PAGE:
June 1, 2023
K. DAY/M. Keys
6-2, 4-6, 6-4
THE MODERATOR: Kayla, can you give us your impressions about the match?
KAYLA DAY: It was a really tough match. It feels amazing to be in the third round. Madison is an incredible player.
To get my first top-20 win at Roland Garros, it's just amazing.
THE MODERATOR: Questions, please.
Q. You've had a very good qualifying campaign. Are you comfortable at this level? You seem very comfortable on the clay court.
KAYLA DAY: I think I just kept fighting until the end, and I played really good defense at really important points. So I think that's what got me the win today.
Q. In general you've had a very good qualifying campaign here, and now this, and just in the buildup as well, you had a semifinal on clay. What do you feel in general you're doing better? Are you comfortable at this level at this point? You seem very comfortable on the court.
KAYLA DAY: Yeah, I think I worked so hard to improve my movement on clay, so I think I feel really comfortable on the clay now. I think that's helped make the biggest difference in my game to play at this level.
Yeah, I feel comfortable.
Q. Everyone knows the WTA circuit is really, really a tough go. You had some really nice results, 2017, but it's been a while. Could you just take this moment to reflect on the journey. How did you get through it? Were there some tough moments?
KAYLA DAY: I mean, yeah, I broke through pretty young at like 17, and then I had a lot of injuries, dealt with a lot of other issues. It just means so much to me to be back at this level. I have worked so hard to get back here. I have really grinded my way back.
So it just, I think it means so much to me, so much more to me now that I've had my struggles but overcame them. To be back here is just amazing.
Q. Could you just detail the tough moments a little bit. Could you just detail, bring to life, some of the tough moments. Must have been a really challenging process. Were there some moments that expressed that?
KAYLA DAY: Yeah, like I said, I had a ton of injuries, and I also had mono, which made me feel not so well for a very long time.
I tore my quad. I fractured my foot. I tore both labrums in my hip. So it was just a lot of bad luck, one thing after another.
Then by the time I was trying to like make a comeback or I was feeling a lot better, it was COVID. It was really difficult, because all my injuries were, like, I would be out for three, four months, and I never took a protected ranking, so it was so hard for me to come back.
Every time I tried coming back, it just felt like something else would happen. So then when I started feeling good, it was in 2020 during COVID, and they canceled all the tournaments and my ranking had dropped to like 600 at that point.
So it was really tough to even try to get into a tournament to try to play. I think in 2020 I played like three tournaments or something. So it's just, yeah, like I said, a lot of bad luck and bad timing.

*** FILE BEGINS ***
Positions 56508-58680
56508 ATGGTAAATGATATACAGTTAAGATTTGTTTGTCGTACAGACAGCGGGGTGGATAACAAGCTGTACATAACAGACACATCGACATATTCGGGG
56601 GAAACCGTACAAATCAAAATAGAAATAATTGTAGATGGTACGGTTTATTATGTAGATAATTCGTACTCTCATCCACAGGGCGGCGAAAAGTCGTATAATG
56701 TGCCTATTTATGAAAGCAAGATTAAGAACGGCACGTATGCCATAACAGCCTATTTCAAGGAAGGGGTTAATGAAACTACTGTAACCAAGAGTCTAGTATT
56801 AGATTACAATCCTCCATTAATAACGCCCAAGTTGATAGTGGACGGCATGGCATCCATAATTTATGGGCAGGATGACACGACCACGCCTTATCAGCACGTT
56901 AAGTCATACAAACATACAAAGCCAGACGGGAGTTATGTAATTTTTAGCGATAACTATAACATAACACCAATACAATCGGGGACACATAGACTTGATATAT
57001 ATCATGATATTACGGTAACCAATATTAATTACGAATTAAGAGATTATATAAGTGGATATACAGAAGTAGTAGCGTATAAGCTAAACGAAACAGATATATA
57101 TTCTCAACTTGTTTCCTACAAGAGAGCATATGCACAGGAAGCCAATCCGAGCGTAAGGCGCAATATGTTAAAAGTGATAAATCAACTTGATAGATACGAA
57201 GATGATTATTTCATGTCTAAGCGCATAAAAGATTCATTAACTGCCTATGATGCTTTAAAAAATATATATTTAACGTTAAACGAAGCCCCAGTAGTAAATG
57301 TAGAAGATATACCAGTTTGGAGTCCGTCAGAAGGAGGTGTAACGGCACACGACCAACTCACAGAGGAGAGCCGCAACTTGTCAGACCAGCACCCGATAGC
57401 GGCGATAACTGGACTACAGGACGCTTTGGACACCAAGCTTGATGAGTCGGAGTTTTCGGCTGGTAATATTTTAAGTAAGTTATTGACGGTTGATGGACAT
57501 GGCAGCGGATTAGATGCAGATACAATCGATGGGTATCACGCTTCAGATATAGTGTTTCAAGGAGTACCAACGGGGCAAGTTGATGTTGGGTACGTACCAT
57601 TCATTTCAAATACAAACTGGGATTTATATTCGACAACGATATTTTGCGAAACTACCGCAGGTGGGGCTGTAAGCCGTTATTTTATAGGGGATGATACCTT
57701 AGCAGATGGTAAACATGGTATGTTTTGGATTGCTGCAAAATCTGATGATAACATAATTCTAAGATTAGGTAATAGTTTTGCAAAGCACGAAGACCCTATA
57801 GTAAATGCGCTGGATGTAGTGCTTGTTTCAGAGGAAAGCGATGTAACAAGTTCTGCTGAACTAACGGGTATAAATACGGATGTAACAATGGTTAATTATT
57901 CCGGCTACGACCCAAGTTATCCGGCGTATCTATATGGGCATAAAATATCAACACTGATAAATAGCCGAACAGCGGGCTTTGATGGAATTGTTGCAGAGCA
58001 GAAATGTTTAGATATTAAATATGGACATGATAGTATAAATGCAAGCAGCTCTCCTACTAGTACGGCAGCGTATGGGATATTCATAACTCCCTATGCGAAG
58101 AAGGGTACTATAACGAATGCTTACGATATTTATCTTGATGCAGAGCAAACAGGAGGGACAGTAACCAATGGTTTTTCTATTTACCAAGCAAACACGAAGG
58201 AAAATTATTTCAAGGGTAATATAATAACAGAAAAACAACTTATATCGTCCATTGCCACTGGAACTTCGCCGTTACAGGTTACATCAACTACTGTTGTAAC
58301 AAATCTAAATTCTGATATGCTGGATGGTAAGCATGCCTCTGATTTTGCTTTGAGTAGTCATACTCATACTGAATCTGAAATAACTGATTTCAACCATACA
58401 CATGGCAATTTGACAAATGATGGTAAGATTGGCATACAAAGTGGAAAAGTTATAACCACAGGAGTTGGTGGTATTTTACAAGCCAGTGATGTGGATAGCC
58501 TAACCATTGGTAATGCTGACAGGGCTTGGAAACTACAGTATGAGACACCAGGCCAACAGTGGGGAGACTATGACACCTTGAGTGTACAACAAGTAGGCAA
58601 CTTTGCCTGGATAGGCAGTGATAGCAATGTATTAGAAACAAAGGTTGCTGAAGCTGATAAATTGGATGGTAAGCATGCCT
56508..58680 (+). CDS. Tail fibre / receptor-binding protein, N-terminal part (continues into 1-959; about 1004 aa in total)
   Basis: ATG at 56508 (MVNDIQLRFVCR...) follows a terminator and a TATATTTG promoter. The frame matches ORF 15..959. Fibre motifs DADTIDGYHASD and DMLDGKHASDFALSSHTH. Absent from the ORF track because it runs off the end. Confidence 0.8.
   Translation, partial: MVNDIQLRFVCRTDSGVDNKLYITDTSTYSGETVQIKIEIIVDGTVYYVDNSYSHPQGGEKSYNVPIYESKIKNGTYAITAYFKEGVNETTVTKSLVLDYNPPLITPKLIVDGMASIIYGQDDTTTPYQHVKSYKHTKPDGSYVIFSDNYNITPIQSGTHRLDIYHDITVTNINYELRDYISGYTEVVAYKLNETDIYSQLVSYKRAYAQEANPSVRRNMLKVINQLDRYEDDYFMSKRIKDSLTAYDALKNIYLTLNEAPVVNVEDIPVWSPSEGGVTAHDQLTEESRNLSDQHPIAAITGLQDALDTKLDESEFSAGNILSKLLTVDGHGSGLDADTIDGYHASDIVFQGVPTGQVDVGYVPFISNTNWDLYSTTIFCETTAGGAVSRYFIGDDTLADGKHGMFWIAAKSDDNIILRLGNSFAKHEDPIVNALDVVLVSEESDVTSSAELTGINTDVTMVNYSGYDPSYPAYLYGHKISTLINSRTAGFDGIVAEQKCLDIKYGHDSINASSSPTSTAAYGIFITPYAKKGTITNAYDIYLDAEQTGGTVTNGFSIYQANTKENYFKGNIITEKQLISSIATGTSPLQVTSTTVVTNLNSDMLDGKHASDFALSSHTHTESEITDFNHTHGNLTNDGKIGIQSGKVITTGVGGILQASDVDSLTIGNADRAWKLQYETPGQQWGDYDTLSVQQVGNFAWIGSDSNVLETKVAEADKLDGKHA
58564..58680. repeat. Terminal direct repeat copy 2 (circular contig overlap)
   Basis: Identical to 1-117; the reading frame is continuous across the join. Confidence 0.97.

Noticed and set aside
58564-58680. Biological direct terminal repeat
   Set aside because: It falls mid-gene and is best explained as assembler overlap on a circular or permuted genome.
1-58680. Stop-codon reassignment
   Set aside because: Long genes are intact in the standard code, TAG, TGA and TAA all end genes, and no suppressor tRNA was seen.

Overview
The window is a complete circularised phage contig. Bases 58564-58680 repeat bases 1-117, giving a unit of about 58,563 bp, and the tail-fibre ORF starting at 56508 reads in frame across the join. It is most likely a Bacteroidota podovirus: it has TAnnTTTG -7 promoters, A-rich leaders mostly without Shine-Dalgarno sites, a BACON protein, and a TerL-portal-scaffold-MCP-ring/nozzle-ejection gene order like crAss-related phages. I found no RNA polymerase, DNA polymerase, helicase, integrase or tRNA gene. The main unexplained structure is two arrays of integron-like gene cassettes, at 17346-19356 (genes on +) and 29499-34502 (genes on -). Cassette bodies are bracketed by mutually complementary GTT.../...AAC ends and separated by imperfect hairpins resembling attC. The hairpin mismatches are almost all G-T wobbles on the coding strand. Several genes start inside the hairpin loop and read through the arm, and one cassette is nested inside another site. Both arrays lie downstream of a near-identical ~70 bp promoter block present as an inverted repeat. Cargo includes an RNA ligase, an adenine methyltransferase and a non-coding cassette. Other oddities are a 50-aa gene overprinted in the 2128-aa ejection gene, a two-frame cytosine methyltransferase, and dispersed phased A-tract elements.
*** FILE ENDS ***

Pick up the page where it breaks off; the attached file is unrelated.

Yeah, I found my way back (smiling).
Q. During those times, was there ever a part of you that thought, forget this, let me find something else to do? And whether there was or wasn't that sort of moment, how did you persevere and push forward and keep going?
KAYLA DAY: No, I don't feel like there was a moment that I really was, like, I don't want to do this. I love tennis, so I've always wanted to do this.
Sorry, what was the second part of that question?
Q. How did you get through and past all of those -- I mean, it sounds like running into a brick wall over and over and over again. How were you able to keep your head in it and move past that and get yourself to a day like today?
KAYLA DAY: I think, you know, just being tough myself but also the people around me really helped me get through those tough moments. Even in the moments that maybe I didn't believe in myself that I could be back at this level, they believed in me.
So I think that really helped.
Q. Back to something else you mentioned. I was just curious, when you answered the other question about footwork on clay, what were you doing wrong, what are you doing better? How did you learn to adjust that? What's different?
KAYLA DAY: Well, Pat Cash, who's here with me, he's just completely changed my idea on movement and the way I move. We did a lot of work before the clay season started together. So he's made probably the biggest difference in my movement, especially on my backhand side. Before I couldn't even really hit an open-stance backhand, so he helped me through that, basically, yeah.
Q. Have you learnt anything about yourself or the sport, just anything in general, over this past six years? How did you get with Pat Cash, how did that happen?
KAYLA DAY: Yeah, I've definitely learned that I'm a lot tougher than I thought I was, to just grind my way back like I have. That's something I'll carry with me through the rest of my career.
Because a lot of people, I think, counted me out or didn't believe in me anymore or whatever, and I just worked super hard and trusted myself. And, yeah, now I'm back here.
What was the second question?
Q. How did you get with Pat Cash?
KAYLA DAY: He was coaching another player. I don't want to mess up her name, but Qi Wang. They were training out in California a little bit in 2021 in the offseason and we hit together a few times. From there I kind of saw him around and we, you know, would be friendly with each other. Then this year in Australia he offered to help me a little bit before my other coach came.
Ever since then it's just been kind of, we've been working together, and it's been great.